The bill would require insurers to cover tests for COVID-19. Any vaccines or other preventive services would have to be covered with no cost-sharing.
The hospital industry supported the measure for providing emergency funds, boosting payments and suspending some funding cuts. But “more will need to be done to deal with the unprecedented challenge of this virus,” Rick Pollack, head of the American Hospital Association, said in a statement.
Companies receiving a government loan would be subject to a ban on stock buybacks through the term of the loan plus one additional year. They also would have to limit executive bonuses and take steps to protect workers. The Treasury Department would have to disclose the terms of loans or other aid, and a new Treasury inspector general would oversee the lending program.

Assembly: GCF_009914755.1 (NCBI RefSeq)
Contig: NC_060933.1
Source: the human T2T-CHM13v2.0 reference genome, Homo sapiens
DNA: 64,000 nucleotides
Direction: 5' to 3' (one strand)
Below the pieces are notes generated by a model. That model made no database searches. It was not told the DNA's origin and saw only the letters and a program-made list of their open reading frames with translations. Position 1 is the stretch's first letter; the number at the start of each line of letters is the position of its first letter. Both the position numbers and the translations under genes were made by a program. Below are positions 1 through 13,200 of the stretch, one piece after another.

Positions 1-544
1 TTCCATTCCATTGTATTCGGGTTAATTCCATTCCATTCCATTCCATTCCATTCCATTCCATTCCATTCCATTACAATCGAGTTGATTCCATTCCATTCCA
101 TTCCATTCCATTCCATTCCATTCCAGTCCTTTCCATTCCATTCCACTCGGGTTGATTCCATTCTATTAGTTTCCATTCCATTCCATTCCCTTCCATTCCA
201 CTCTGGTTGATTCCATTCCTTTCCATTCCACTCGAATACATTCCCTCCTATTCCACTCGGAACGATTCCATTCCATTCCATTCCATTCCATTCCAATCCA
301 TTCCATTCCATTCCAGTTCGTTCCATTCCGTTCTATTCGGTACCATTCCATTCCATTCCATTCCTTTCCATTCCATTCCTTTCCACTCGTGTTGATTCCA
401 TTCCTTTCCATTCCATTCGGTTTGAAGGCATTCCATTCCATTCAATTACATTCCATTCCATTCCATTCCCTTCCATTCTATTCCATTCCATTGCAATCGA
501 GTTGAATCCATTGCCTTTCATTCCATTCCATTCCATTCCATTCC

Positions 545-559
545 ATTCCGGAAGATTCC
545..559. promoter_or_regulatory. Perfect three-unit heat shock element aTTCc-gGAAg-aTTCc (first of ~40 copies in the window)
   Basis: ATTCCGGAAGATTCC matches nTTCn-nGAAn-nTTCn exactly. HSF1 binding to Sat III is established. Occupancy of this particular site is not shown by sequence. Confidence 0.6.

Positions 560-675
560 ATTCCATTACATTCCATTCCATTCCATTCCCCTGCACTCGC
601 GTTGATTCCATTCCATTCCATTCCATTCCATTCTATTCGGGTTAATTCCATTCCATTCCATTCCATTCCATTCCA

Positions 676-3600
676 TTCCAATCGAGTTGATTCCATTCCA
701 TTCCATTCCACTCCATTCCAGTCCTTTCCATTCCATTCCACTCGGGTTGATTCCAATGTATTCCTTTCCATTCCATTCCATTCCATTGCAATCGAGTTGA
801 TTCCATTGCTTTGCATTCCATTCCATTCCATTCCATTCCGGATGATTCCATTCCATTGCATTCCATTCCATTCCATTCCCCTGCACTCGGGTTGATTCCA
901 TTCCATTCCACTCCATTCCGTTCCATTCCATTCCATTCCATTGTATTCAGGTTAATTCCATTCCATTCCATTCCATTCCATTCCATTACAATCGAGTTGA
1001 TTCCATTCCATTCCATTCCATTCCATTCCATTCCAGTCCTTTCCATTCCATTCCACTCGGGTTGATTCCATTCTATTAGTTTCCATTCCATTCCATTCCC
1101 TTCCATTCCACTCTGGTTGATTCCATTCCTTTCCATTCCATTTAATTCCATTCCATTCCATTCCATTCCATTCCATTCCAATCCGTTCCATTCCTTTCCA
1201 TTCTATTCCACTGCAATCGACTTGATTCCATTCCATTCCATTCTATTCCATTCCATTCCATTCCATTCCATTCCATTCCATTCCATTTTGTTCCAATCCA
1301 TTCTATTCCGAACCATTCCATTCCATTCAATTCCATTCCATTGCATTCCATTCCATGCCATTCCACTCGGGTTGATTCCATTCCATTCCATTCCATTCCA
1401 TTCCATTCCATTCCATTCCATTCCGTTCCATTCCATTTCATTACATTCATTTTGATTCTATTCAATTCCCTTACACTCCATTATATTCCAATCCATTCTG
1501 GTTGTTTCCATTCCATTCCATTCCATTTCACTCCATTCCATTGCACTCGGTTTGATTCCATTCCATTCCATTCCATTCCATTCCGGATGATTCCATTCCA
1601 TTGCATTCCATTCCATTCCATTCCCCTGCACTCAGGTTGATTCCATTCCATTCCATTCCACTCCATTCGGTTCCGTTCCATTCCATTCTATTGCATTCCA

“We see it as an important win,” said Austen Jensen of the Retail Industry Leaders Association.
Jensen said he hopes “necessary” oversight measures won’t delay “getting this capital out into the businesses.”
Struggling U.S. airlines would be eligible to receive federal loans and direct cash assistance if they are willing to give an option for an ownership stake to the government.
The program allocates $25 billion to passenger carriers and $3 billion to airline contractors providing ground staff such as caterers, while cargo haulers would see $4 billion.
The addition of direct cash relief — earmarked specifically for payrolls — was sought by airline and industry unions, which feared massive job losses if loans were the only option.
Other transportation winners include rail and transit operators. Amtrak would get $1.02 billion to cover coronavirus-related revenue losses and support state-funded routes. State and local transit agencies would get $25 billion for operating and capital expenses.